A few days before the trip I wanted to change my plans, thinking that would be a simple matter to let them know I wanted cut short my stay in Charleston so I could go see at least one additional city on the east coast, since I've never been here before. NYC seemed the most obvious choice But apparently you can't just "shorten" an existing booking; instead you have to cancel it completely, and then re-book from scratch. And this being the week of the eclipse, and truly a million extra people pouring into the area, there was no way I was going to get a new booking if I'd been foolish enough to give up the one I already had.

OK, I thought. I'll just wait until a day or two after the eclipse, and cancel the rest of my stay then. That was today, and I had actually started looking up flights from Charleston to NYC; a Sunday morning return flight would have dovetailed nicely with the flights I already have from Charleston back to San Diego, so I wouldn't have needed to change those.

As luck would have it, I can't check out early, unless I want to forfeit everything I paid for the remaining nights. Excuse me? How is that a thing now? Just because nowadays people usually pay for their hotels up front, when they book, instead of when they check out--the way it was traditionally done--that means the hotels can just glom onto your cash no matter what? Who made that happen--maybe the local tourist industries?

It's not a total loss; I'm finding enough to see and do right here. But I didn't realize that flexibility was a thing of the past.

And the eclipse? At the viewing party I attended we saw just the first tiny "nibble" into the sun's disc, and then the clouds blew in, thick and dark, and with thunder and lightning.

So nothing on the bucket list gets checked off on this trip...
Hotel cancelation policies have no baring when you book through a site like Expedia. You need to really read the fine print. Sounds like you didn't. You're getting a discount so you have to follow the rules of Expedia. You made an agreement to stay in that room for x amount of time so they agree not to rent the room to anyone else.

Many hotels don't let you change plans either once you're booked. Once you've checked in, most will not cancel the remaining reservation unless there's a major emergency like a death in the family. This isn't a new thing.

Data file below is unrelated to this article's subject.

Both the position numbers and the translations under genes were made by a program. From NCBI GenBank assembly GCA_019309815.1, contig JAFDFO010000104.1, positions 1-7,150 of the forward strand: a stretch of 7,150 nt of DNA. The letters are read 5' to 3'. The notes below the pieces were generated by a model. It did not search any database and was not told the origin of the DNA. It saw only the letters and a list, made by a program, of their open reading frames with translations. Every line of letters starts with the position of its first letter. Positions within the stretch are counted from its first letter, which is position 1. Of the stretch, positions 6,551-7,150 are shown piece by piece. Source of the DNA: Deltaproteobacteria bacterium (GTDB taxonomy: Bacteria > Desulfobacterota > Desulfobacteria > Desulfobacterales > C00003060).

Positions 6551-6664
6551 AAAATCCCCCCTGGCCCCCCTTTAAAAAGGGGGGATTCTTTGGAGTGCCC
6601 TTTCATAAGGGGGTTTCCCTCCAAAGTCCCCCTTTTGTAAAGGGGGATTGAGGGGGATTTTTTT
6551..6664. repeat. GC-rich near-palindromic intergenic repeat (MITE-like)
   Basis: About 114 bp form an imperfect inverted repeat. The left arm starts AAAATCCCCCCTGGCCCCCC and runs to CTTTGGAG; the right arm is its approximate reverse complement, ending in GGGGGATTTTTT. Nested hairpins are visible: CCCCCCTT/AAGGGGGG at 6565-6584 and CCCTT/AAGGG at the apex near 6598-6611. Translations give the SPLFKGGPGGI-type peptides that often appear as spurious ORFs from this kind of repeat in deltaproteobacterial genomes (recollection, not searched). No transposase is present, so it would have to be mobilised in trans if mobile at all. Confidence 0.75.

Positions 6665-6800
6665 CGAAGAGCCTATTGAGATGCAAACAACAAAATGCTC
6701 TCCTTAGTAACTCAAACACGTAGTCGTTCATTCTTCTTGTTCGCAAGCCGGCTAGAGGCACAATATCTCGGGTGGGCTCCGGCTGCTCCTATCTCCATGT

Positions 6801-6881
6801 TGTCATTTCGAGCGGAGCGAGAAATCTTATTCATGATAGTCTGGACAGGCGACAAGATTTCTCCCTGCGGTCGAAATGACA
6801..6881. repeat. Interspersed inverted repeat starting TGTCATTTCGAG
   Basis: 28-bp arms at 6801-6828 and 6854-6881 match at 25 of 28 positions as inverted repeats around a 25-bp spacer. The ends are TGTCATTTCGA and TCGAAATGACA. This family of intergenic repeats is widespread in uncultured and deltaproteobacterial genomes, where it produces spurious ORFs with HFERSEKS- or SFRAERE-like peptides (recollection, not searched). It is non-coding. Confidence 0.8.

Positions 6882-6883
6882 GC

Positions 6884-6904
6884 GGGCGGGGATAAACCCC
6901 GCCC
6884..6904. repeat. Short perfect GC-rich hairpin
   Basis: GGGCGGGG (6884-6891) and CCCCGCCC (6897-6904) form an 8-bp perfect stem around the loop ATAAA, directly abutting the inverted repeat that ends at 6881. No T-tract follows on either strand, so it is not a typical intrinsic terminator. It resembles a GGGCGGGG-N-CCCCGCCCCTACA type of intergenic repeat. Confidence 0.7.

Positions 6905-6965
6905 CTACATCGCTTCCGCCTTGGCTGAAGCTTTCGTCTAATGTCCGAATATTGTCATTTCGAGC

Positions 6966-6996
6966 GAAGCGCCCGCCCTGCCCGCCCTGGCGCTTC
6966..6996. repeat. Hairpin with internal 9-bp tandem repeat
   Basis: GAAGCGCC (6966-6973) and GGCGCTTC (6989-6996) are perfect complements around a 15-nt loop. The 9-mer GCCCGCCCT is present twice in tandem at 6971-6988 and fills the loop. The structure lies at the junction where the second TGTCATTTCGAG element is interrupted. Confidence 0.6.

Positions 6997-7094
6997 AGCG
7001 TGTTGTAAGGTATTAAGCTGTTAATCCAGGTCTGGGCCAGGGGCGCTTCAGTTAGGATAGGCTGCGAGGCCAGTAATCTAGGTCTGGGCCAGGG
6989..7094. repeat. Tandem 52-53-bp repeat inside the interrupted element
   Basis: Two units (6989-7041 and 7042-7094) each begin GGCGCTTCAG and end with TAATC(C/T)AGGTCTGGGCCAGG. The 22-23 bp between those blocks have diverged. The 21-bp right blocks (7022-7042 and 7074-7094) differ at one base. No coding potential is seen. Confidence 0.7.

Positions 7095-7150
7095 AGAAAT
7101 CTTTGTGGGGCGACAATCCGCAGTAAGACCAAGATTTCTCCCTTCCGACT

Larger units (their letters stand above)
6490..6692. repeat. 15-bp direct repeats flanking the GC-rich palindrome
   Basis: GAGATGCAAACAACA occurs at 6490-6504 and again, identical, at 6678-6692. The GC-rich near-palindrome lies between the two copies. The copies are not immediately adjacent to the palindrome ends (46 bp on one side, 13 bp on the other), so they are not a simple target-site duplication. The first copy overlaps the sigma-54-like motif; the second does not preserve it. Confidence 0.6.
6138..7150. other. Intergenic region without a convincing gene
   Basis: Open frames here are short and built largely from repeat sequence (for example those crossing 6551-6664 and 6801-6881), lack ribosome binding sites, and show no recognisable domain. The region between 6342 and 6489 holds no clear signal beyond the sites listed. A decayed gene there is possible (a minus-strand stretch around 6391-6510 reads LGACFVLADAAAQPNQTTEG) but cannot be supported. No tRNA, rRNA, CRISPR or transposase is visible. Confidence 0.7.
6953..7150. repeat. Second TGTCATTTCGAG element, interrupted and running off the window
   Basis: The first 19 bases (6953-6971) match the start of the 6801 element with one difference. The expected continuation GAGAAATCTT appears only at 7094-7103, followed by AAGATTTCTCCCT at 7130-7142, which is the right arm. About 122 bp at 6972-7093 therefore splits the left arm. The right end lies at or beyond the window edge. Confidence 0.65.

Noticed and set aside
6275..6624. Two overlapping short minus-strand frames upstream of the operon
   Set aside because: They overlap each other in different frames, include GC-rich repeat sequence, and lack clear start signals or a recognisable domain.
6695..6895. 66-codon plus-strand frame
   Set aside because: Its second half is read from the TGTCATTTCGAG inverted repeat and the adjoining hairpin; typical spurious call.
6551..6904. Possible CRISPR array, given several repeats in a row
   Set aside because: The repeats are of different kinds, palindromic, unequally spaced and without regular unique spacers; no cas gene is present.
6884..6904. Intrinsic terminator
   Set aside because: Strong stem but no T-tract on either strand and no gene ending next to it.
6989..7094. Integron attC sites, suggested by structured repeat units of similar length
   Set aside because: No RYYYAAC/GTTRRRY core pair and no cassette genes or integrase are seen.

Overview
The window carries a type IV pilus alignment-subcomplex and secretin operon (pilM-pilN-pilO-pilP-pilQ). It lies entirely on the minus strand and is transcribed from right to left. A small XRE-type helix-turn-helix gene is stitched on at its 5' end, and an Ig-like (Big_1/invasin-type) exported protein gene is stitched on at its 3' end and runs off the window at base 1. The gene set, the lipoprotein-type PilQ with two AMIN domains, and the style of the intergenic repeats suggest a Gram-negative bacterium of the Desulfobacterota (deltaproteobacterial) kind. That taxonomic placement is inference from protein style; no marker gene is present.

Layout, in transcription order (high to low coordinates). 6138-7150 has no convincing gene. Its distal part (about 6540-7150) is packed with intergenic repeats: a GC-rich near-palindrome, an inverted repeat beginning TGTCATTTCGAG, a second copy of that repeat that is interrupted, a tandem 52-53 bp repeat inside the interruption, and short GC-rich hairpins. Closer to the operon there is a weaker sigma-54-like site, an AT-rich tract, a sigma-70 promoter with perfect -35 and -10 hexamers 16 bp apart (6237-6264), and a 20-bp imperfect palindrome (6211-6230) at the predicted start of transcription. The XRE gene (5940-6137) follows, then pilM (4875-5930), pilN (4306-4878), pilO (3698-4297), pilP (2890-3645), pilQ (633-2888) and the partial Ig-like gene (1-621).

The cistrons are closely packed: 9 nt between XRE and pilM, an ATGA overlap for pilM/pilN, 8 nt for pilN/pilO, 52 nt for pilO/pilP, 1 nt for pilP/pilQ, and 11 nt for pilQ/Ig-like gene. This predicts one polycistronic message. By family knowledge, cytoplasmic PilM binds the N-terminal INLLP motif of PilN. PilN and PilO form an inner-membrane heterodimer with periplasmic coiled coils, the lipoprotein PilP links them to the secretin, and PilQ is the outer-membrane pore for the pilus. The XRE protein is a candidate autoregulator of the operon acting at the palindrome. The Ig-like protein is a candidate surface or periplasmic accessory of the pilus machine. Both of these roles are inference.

When you make a reservation, you're making a contract basically. They are saving the room you want. If you want to travel without a reservation so you can travel around at a whim, that's fine, but you'll pay much more for a room and you may have a hard time finding a room in some places. Trip insurance exists so maybe look into for your next trip.
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Old 08-24-2017, 01:22 PM
 
Location: Honolulu
1,369 posts, read 553,462 times
Reputation: 1113
The OP didn't use the non-refundable option. He reserved the room months in advance. But several days before he checked in, he wanted to shorten the stay. But Expedia didn't allow him to modify the stay but asked him to cancel and re-book.

His strategy should be (which I always used) is to make two reservations. One booking under his name for the entire week, the other booking under his wife/partner/friend's name (I assume he is not traveling alone) for three days. Because his itinerary was made months in advance, there might be many variables. So he had to conceive any possible scenarios. Before the deadline approaches (now most hotels set a cancellation deadline of 72 hours instead of 48 or 24 hours), then he makes up his mind to cancel one of them.

In fact, before the deadline, he should check with Priceline or Hotwire to see if there is any last minute good deal.

Also Expedia may not offer the best rate. In the hotel's own website, it may offer other rates like AAA, AARP, Senior, government, military,.....rates which are better than Expedia's.
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Old 08-24-2017, 01:30 PM
 
Location: Somewhere in America
12,304 posts, read 10,796,678 times
Reputation: 20542
Quote:
Originally Posted by Ian_Lee View Post
The OP didn't use the non-refundable option. He reserved the room months in advance. But several days before he checked in, he wanted to shorten the stay. But Expedia didn't allow him to modify the stay but asked him to cancel and re-book.

His strategy should be (which I always used) is to make two reservations. One booking under his name for the entire week, the other booking under his wife/partner/friend's name (I assume he is not traveling alone) for three days. Because his itinerary was made months in advance, there might be many variables. So he had to conceive any possible scenarios. Before the deadline approaches (now most hotels set a cancellation deadline of 72 hours instead of 48 or 24 hours), then he makes up his mind to cancel one of them.

In fact, before the deadline, he should check with Priceline or Hotwire to see if there is any last minute good deal.

Also Expedia may not offer the best rate. In the hotel's own website, it may offer other rates like AAA, AARP, Senior, government, military,.....rates which are better than Expedia's.
That could backfire on a person. Some hotels don't allow for cancellations and charge you for part of the stay. Expedia is all prepaid so good luck with any refund. In the fine print, it goes over the cancellation policy and it's on the hotels side not the guest. The hotel is giving up far more than the guest.
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Old 08-24-2017, 01:40 PM
 
Location: Honolulu
1,369 posts, read 553,462 times
Reputation: 1113
Though it may not offer the best rate for domestic hotel, Expedia excels in other aspects.

It allows you to get full refund for flight booking within 24 hours. Most airlines do too but they have another policy that you can't cancel and get full refund within 24 hours if the flight is departing within 7 days. But Expedia does not have that latter rule. One time I made an urgent flight reservation in Expedia that departed within 36 hours. And after that booking, I found another good deal which is $150 cheaper in Travelocity. Right away I canceled the booking with Expedia and they gave me full refund.

But if I made the reservation directly at the airline website, I would not be able to save that $150.